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Let’s kick off the review session by addressing a confusion that will get you relentlessly and uninterestingly mocked: homophonic pairs. These are pairs like your and you’re or affect and effect, which are pronounced the same but spelled differently. Even if you know the difference between them, you’re still going to screw them up occasionally, especially in quick emails or when you’re writing with your attention wandering. (I probably type the wrong one about 1% of the time, which doesn’t sound like too much until you think about how often one of these words gets used.)

I’m going to look at a subset of these homophonic pairs here, the ones where one member of the pair is a contraction. These are the aforementioned your/you’re, as well as their/there/they’re, its/it’s, and whose/who’s.

In all four of these cases, the word with the apostrophe is the one that can be written as two words. You’re is the contraction for you are, they’re is they are, it’s is it is, and who’s is who is. Thus:

(1a) Do you mind if I dance with your date?
(1b) It seems you’re [you are] offended for some reason.

(2a) I think those tourists left their suitcases behind.
(2b) Yup, those suitcases over there.
(2c) Let’s see if they’re [they are] full of money.

(3a) I couldn’t open the suitcase because its lock was too strong.
(3b) I know, it’s [it is] a shame.

(4a) Do you know anyone whose skill set includes lock-picking?
(4b) Wait, who’s [who is] a cop?

Pretty straightforward, right? The words with the apostrophes are always contractions of two words, a pronoun and a form of the verb be. The words without apostrophes are possessives (and also the locative there). It seems like you ought to just remember apostrophes = two words, no apostrophes = possessives. Easy peasy.

But if it’s so easy, why is it so hard? The trouble is that these homophones don’t exist in a vacuum, and the rest of English exists to sow confusion. When you think of forming a possessive, no doubt your first thought is of the apostrophe-s. That’s because most (singular) nouns are made possessive with apostrophe-s: rabbit’s foot, someone else’s fault, etc. As a result, it’s and who’s look possessive even though they’re not.

The trick is that (personal) pronouns never use apostrophe-s in their possessive forms; in fact, many of them don’t even use an s.* They have their own special forms: my, your, his, her, its, our, their. If you remember that pronouns don’t take apostrophe-s, then its/it’s and whose/who’s are a lot easier to decide between.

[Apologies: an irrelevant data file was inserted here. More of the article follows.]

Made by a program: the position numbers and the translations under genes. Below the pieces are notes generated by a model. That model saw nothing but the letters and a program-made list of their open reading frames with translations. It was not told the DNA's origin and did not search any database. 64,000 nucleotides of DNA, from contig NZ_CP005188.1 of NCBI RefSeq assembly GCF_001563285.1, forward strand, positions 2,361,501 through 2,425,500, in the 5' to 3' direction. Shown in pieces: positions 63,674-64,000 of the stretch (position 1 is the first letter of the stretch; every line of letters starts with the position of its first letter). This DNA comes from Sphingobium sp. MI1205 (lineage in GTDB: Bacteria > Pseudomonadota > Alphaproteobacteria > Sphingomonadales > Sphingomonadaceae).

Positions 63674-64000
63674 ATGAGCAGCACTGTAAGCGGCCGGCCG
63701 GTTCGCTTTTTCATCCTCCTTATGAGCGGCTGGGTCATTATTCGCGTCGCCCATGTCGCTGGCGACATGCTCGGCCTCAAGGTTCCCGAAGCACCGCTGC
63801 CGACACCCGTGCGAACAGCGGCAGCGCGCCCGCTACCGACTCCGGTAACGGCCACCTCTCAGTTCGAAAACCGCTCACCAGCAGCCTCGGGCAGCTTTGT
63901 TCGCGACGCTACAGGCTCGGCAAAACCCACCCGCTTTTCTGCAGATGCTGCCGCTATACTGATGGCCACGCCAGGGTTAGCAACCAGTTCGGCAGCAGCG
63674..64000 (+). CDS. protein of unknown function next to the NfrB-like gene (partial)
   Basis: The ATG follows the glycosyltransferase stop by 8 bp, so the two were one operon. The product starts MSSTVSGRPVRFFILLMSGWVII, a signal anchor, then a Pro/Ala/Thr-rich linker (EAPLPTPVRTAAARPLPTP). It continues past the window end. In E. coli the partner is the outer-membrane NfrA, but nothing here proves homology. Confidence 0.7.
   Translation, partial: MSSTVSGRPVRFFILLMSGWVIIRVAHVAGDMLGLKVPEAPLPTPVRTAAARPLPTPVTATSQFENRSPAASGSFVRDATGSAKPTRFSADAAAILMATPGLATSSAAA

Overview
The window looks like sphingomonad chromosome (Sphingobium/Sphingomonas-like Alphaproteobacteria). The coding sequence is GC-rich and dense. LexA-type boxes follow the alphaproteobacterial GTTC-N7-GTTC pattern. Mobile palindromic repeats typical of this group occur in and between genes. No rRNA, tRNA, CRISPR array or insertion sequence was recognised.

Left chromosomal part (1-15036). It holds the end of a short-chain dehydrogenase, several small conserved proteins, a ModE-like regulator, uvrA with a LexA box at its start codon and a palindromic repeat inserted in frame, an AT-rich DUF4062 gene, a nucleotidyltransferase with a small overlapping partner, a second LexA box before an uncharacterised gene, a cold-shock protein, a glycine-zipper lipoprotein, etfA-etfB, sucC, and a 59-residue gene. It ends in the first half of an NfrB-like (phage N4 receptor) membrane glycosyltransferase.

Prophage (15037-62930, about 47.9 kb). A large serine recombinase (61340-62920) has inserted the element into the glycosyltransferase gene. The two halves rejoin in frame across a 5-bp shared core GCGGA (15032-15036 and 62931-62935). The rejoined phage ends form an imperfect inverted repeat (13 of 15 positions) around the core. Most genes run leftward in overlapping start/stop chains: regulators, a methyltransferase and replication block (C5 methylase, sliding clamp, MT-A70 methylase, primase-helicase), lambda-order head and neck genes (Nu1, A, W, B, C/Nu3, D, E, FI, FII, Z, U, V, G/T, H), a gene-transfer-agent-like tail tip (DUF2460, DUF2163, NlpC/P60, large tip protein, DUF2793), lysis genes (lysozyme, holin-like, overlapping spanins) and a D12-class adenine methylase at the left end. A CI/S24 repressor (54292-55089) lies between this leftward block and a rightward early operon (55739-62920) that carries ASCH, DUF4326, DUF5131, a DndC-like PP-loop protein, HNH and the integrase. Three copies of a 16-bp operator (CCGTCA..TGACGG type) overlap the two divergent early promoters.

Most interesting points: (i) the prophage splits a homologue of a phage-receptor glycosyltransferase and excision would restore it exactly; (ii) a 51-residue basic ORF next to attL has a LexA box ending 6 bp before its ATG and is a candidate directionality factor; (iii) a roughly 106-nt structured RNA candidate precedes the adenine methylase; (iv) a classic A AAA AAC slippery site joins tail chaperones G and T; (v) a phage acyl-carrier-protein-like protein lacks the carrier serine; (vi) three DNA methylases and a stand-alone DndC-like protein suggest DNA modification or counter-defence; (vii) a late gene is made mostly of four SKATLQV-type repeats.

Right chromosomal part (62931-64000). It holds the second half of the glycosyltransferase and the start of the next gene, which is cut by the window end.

Another way to think about it is that only one member of the pair can have the apostrophe (otherwise there’d be no confusion). And connecting two contracted words needs an apostrophe more than signalling possession does. Since there’s only one apostrophe to go around, the contraction gets it over the possessive.**

Summary: If your and you’re or it’s and its are confusing you, remember that contractions always have an apostrophe, and possessive pronouns never do.

*: Never say never. Impersonal (one) and indefinite (e.g., everybody) pronouns do take apostrophe-s. Luckily, these ones don’t have as prominent of homophones and don’t cause many problems for writers.

**: Of course, that’s merely a mnemonic. There is no rule of English that says this, and the historical development that led to pronomial possessives not having apostrophes was not a result of this.

Google+, Google’s answer to Facebook, has been generating a ton of buzz in its brief invitation-only phase. That’s about all I know about it; I’ve intentionally been avoiding investigating further. It doesn’t have FarmVille, so what’s the point? But I’m on Twitter too much to avoid Google+ entirely. I’d been getting 140-character updates about its importance or awesomeness from a variety of sources, but what finally got me to look into it was an update from an unexpected quarter: Ben Zimmer, with a tweet about the morphology of +1.

The +1 button on Google and Google+ is basically a generalization of Facebook’s “Like” button, indicating “what you like, agree with, or recommend on the web.” The trouble is that users are going to want to use +1 in more general contexts, treating the word* +1 as a stand-alone noun, verb, and so on. This already happened with Facebook’s Like, and there it was a pretty seamless process, since the new meaning of like could piggy-back on the morphology of the existing word like, resulting in likes, liked, liking, etc.